10 tips for securing AWS public cloud environments

The shared responsibility model of public cloud can be confusing, and requires vigilance, especially as security teams learn how to manage multiple cloud environments in hybrid cloud settings.

Given the enormous popularity of Amazon Web Services (AWS), this article will take a deep dive into the different methods of securing your data and applications in this environment, and offers ten top tips for IT managers looking to secure their AWS accounts and infrastructure.

1. Lock down your root account credentials

One of the biggest security concerns in public cloud environments is the safety of access keys and root credentials, because an attacker who compromises those can take control of your entire cloud account, steal your data, run malicious software on your resources, and even set up their own cloud resources on your account.

>See also: The cloud is great, but what happens when it goes down?

To minimise these risks, AlienVault recommends deleting the root account keys for all but the most critical users, and creating an identity and access management (IAM) admin user instead. You should also enable multi-factor authentication (MFA) to protect your account.

2. Use security groups

AWS Security Groups act as a virtual firewall, allowing you to control inbound and outbound traffic. Use AWS Security Groups to limit access to administrative services (SSH, RDP, etc.) as well as databases.

In addition, try to restrict access and allow only certain network ranges when possible. It is also important to monitor and delete security groups that are not being used and to audit them periodically.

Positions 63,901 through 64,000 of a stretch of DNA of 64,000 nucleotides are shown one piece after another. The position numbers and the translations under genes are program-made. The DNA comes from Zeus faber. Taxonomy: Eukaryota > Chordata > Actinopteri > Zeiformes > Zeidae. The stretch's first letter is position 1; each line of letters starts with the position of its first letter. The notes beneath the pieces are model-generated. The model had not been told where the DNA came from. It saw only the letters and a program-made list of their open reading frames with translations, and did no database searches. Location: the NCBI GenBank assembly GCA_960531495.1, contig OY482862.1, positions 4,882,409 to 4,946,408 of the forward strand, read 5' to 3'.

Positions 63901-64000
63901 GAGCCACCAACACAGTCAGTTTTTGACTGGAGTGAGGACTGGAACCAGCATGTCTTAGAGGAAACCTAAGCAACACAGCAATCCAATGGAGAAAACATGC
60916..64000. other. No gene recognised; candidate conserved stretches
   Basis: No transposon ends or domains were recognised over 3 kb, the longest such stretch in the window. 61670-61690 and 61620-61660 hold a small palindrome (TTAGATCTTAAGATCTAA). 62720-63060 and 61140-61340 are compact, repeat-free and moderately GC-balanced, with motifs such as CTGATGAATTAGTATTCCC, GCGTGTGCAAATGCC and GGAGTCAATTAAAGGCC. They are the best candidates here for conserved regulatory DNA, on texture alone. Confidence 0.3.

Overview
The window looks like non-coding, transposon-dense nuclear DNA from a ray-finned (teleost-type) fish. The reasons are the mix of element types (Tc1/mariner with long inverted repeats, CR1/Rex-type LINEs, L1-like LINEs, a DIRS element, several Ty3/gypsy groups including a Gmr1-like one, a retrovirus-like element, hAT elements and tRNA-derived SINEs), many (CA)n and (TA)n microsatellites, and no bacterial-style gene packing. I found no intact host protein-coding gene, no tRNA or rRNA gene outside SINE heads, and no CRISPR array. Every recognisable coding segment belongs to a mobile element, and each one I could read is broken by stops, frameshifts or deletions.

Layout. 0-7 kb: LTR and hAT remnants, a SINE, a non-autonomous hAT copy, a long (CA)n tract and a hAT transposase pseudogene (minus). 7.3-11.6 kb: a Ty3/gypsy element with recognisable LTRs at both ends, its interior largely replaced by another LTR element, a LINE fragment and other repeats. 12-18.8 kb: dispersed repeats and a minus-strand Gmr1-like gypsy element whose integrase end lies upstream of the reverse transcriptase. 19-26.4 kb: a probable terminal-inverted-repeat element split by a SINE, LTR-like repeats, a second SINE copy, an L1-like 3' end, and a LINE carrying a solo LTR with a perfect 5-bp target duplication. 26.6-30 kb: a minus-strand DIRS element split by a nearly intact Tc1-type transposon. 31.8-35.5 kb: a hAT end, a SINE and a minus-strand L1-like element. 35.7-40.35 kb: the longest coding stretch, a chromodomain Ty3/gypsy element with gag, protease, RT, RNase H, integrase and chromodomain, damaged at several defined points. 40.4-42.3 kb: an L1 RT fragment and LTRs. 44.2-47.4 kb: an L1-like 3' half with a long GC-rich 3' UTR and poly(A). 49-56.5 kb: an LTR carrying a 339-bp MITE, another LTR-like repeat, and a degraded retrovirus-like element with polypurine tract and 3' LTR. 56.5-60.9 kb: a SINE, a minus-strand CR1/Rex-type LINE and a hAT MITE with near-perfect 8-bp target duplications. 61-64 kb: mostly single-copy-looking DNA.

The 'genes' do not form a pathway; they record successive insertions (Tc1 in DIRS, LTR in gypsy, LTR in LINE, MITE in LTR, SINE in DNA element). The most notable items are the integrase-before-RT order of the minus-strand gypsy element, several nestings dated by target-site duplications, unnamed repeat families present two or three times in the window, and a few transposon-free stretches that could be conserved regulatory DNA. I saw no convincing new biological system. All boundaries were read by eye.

3. CloudTrail

As with all security operations, it is vital to collect and analyse all threat indicators across your environment so that you can successfully detect and respond to intrusions.

AWS CloudTrail is a critical resource for monitoring your AWS environment. CloudTrail logs every event related to your AWS infrastructure, including API calls and changes made from the AWS Console, SDKs, or command line tools.

>See also: 3 considerations for a smooth cloud adoption

The sheer volume of CloudTrail data can be hard to evaluate from a security point of view, so we recommend using a unified solution with out-of-the-box correlation and alerting capabilities for CloudTrail events.

4. Use virtual private cloud (VPC)

An Amazon virtual private cloud (or VPC) is a virtual network that runs in your AWS account. This virtual network presents some key advantages from a security point of view: the network is isolated from other resources, it is not routable to the Internet by default, and you can apply security groups and access control lists to reduce the attack surface.

5. Implement a bastion host

A bastion host provides access to your Linux instances deployed in a private subnet of your VPCs. The bastion host removes the need to expose the SSH service of your Linux instances and it centralises SSH access to every system.

This allows you to reduce your attack surface and to simplify access control, auditing, and monitoring of SSH access.

6. Scan fo vulnerabilities